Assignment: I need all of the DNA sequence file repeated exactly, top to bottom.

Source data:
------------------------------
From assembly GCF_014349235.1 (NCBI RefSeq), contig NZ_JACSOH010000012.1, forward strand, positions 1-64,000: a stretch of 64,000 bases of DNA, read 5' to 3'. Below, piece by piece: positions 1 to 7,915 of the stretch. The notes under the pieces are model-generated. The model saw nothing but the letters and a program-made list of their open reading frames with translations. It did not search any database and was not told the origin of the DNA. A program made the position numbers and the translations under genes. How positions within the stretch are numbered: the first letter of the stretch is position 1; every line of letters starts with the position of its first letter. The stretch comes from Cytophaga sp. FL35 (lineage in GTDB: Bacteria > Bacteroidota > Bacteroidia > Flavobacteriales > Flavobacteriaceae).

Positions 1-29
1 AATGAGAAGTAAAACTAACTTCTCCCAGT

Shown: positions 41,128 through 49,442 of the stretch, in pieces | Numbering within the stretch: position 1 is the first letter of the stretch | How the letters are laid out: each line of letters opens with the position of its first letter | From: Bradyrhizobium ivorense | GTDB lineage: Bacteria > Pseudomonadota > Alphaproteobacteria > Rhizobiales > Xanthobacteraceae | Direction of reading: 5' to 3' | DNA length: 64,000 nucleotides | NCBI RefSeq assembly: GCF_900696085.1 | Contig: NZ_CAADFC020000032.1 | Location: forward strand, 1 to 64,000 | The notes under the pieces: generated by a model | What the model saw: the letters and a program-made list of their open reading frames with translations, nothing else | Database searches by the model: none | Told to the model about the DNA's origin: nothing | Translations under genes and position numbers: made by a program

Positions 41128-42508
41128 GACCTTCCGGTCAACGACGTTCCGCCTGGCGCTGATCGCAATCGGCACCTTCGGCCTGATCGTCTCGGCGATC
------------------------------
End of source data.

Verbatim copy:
From assembly GCF_014349235.1 (NCBI RefSeq), contig NZ_JACSOH010000012.1, forward strand, positions 1-64,000: a stretch of 64,000 bases of DNA, read 5' to 3'. Below, piece by piece: positions 1 to 7,915 of the stretch. The notes under the pieces are model-generated. The model saw nothing but the letters and a program-made list of their open reading frames with translations. It did not search any database and was not told the origin of the DNA. A program made the position numbers and the translations under genes. How positions within the stretch are numbered: the first letter of the stretch is position 1; every line of letters starts with the position of its first letter. The stretch comes from Cytophaga sp. FL35 (lineage in GTDB: Bacteria > Bacteroidota > Bacteroidia > Flavobacteriales > Flavobacteriaceae).

Positions 1-29
1 AATGAGAAGTAAAACTAACTTCTCCCAGT

Shown: positions 41,128 through 49,442 of the stretch, in pieces | Numbering within the stretch: position 1 is the first letter of the stretch | How the letters are laid out: each line of letters opens with the position of its first letter | From: Bradyrhizobium ivorense | GTDB lineage: Bacteria > Pseudomonadota > Alphaproteobacteria > Rhizobiales > Xanthobacteraceae | Direction of reading: 5' to 3' | DNA length: 64,000 nucleotides | NCBI RefSeq assembly: GCF_900696085.1 | Contig: NZ_CAADFC020000032.1 | Location: forward strand, 1 to 64,000 | The notes under the pieces: generated by a model | What the model saw: the letters and a program-made list of their open reading frames with translations, nothing else | Database searches by the model: none | Told to the model about the DNA's origin: nothing | Translations under genes and position numbers: made by a program

Positions 41128-42508
41128 GACCTTCCGGTCAACGACGTTCCGCCTGGCGCTGATCGCAATCGGCACCTTCGGCCTGATCGTCTCGGCGATC